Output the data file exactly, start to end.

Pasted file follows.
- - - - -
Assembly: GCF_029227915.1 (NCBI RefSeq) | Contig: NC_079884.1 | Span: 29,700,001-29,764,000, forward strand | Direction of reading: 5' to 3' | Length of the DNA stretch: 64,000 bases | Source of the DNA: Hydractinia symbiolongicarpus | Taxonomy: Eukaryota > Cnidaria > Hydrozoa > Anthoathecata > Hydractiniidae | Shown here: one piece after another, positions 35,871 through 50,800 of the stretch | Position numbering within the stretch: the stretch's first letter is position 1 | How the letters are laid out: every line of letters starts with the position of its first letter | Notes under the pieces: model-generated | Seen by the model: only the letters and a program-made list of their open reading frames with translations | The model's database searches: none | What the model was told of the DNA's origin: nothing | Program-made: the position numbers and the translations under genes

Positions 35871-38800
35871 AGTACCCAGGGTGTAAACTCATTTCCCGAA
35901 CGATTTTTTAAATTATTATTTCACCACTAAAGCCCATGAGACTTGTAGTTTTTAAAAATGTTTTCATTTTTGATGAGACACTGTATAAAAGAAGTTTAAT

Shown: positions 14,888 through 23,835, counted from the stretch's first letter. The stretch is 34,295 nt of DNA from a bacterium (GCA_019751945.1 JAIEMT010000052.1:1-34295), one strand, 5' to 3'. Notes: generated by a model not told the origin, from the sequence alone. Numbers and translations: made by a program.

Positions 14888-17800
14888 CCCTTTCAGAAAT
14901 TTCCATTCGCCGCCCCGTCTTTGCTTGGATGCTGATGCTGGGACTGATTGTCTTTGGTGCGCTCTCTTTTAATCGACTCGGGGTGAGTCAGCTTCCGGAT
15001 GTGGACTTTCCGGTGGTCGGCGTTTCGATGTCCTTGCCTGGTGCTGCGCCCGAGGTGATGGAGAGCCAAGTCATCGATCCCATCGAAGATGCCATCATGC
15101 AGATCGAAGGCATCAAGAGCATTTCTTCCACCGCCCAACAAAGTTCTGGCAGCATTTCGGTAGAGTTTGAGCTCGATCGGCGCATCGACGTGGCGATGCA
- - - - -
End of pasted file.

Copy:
Assembly: GCF_029227915.1 (NCBI RefSeq) | Contig: NC_079884.1 | Span: 29,700,001-29,764,000, forward strand | Direction of reading: 5' to 3' | Length of the DNA stretch: 64,000 bases | Source of the DNA: Hydractinia symbiolongicarpus | Taxonomy: Eukaryota > Cnidaria > Hydrozoa > Anthoathecata > Hydractiniidae | Shown here: one piece after another, positions 35,871 through 50,800 of the stretch | Position numbering within the stretch: the stretch's first letter is position 1 | How the letters are laid out: every line of letters starts with the position of its first letter | Notes under the pieces: model-generated | Seen by the model: only the letters and a program-made list of their open reading frames with translations | The model's database searches: none | What the model was told of the DNA's origin: nothing | Program-made: the position numbers and the translations under genes

Positions 35871-38800
35871 AGTACCCAGGGTGTAAACTCATTTCCCGAA
35901 CGATTTTTTAAATTATTATTTCACCACTAAAGCCCATGAGACTTGTAGTTTTTAAAAATGTTTTCATTTTTGATGAGACACTGTATAAAAGAAGTTTAAT

Shown: positions 14,888 through 23,835, counted from the stretch's first letter. The stretch is 34,295 nt of DNA from a bacterium (GCA_019751945.1 JAIEMT010000052.1:1-34295), one strand, 5' to 3'. Notes: generated by a model not told the origin, from the sequence alone. Numbers and translations: made by a program.

Positions 14888-17800
14888 CCCTTTCAGAAAT
14901 TTCCATTCGCCGCCCCGTCTTTGCTTGGATGCTGATGCTGGGACTGATTGTCTTTGGTGCGCTCTCTTTTAATCGACTCGGGGTGAGTCAGCTTCCGGAT
15001 GTGGACTTTCCGGTGGTCGGCGTTTCGATGTCCTTGCCTGGTGCTGCGCCCGAGGTGATGGAGAGCCAAGTCATCGATCCCATCGAAGATGCCATCATGC
15101 AGATCGAAGGCATCAAGAGCATTTCTTCCACCGCCCAACAAAGTTCTGGCAGCATTTCGGTAGAGTTTGAGCTCGATCGGCGCATCGACGTGGCGATGCA